98% believe that health care should be free
32.5% think the government will do a bad job managing healthcare
Okay....

Otherwise, he polled a larger demographic than I did, and I really do think that, just given the nature of Washington, the groups here are far more varying than in other cities. That said, I have in two more instances encountered protesters, including the attempted siege of the Hart Senate Office Building earlier this week (which I'll put a blurb up about when I get the chance), I reached the same conclusion about overarching problems presented by the DC protesters are bank bailouts, lack of jobs, and wars (given the amount of healthcare discussion he encountered, it did not seem to be on the top of everyone's lips here)--which I mentioned in my post above, at least concerning bailouts and the stale economy.

Thing is, though, that they are not specific enough to be effective, and I disagree with the Atlantic piece on them, and find myself more in agreement with President Clinton and Senator Lieberman recently insofar that if these protests want to achieve real electoral success, not just P.R., they need to start adopting Tea Party tactics. That is, rather than just sitting in a street and yelling about things or holding signs up, they need to start organizing themselves around the country a bit more effectively and backing candidates who can run on a particular platform for their goals. The ballot box is ultimately where things are important as far as changing things in America is concerned, and I have yet to see any evidence that this movement will be have much influence at all there, especially if it continues in its current fashion.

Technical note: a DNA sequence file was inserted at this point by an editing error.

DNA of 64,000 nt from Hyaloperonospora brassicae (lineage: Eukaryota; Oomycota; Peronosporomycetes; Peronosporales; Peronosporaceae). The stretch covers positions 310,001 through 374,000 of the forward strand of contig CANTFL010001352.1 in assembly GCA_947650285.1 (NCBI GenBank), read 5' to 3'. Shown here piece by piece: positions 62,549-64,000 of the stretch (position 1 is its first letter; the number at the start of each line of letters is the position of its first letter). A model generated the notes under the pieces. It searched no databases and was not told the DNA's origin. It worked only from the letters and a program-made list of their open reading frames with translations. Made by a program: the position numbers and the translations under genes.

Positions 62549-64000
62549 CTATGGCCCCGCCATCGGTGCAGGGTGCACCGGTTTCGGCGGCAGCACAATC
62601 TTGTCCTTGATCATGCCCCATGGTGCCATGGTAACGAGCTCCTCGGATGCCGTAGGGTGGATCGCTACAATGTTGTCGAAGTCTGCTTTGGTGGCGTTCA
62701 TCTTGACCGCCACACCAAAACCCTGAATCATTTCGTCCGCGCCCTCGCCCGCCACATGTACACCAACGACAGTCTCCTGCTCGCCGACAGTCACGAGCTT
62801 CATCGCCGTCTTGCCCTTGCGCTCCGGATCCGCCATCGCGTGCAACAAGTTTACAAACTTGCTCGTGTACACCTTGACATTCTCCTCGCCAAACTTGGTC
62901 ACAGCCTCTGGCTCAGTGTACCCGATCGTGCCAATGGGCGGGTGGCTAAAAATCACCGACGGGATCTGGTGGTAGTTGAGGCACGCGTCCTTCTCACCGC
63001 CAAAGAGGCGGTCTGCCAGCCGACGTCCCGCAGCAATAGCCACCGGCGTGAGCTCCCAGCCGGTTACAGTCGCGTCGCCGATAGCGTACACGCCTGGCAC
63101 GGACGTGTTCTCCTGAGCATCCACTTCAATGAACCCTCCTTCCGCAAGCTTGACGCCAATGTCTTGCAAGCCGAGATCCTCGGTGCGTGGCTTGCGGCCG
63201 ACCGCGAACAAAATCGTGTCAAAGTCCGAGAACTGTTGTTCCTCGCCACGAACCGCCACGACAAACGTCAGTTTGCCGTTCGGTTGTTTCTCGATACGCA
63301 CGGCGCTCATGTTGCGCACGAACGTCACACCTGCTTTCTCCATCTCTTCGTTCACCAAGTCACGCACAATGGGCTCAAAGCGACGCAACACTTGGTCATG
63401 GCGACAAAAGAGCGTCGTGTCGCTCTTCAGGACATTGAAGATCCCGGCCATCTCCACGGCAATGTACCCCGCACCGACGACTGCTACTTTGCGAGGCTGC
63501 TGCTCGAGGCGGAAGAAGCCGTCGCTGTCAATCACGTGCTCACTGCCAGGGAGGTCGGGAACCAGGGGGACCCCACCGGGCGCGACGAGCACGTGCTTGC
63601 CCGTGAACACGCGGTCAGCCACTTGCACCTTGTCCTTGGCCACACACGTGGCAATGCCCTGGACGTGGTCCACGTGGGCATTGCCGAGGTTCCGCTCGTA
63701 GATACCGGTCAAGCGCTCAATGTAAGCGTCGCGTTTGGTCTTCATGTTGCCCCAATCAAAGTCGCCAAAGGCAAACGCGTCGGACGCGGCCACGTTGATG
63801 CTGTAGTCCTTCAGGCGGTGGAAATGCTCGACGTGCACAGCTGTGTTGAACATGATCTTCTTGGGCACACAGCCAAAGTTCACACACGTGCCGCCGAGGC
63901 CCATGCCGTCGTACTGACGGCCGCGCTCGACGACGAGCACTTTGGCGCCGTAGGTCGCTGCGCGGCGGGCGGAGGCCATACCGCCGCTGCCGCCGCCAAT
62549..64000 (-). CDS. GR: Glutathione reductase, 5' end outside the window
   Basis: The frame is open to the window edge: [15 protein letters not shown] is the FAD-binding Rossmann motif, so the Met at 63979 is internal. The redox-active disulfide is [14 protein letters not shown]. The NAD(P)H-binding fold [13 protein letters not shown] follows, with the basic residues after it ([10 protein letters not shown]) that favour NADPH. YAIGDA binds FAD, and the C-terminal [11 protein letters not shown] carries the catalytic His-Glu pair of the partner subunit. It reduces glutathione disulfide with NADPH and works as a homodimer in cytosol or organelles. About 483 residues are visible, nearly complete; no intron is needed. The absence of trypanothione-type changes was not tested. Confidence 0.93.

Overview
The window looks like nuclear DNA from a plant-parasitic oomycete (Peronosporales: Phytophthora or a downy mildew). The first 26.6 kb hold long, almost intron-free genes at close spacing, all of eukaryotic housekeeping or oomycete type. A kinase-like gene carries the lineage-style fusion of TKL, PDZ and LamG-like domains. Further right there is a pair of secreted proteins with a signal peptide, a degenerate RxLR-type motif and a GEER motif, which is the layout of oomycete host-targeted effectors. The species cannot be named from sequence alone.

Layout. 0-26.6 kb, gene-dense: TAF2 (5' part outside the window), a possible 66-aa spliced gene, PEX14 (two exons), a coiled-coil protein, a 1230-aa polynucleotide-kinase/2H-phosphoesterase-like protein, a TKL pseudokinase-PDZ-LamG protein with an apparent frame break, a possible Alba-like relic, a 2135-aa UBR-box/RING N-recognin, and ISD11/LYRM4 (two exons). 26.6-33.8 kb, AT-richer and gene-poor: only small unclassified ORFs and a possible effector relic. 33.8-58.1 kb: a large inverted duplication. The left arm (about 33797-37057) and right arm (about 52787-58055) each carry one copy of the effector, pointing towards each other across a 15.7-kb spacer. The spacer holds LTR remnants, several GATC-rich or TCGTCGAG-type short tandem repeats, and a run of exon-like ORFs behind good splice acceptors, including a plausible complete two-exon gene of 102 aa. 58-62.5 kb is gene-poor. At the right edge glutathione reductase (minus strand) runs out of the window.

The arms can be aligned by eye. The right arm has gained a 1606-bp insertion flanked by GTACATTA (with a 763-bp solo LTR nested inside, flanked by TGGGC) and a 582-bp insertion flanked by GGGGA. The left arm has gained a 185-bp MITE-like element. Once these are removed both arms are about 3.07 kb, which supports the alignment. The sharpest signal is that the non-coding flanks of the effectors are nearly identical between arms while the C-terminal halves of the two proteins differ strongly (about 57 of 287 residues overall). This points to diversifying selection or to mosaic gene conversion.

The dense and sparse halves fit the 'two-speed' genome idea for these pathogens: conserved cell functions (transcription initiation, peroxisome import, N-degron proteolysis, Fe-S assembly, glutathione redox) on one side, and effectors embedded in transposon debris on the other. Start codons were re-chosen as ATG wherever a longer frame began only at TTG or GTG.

Since posters and commentators here are so fond of evoking "the majority," I'm posting this without comment further:

Here's a poll commissioned by Time magazine:
http://swampland.time.com/full-results-of-oct-9-10-2011-time-poll/
What it shows is that the Occupy Wall Street movement appears to be more popular than the Tea Party. The poll asked:

Q11. IN THE PAST FEW DAYS, A GROUP OF PROTESTORS HAS BEEN GATHERING ON WALL STREET IN NEW YORK CITY AND SOME OTHER CITIES TO PROTEST POLICIES WHICH THEY SAY FAVOR THE RICH, THE GOVERNMENT'S BANK BAILOUT, AND THE INFLUENCE OF MONEY IN OUR POLITICAL SYSTEM. IS YOUR OPINION OF THESE PROTESTS VERY FAVORABLE, SOMEWHAT FAVORABLE, SOMEWHAT UNFAVORABLE, VERY UNFAVORABLE, OR DON'T YOU KNOW ENOUGH ABOUT THE PROTESTS TO HAVE AN OPINION?

VERY FAVORABLE 25%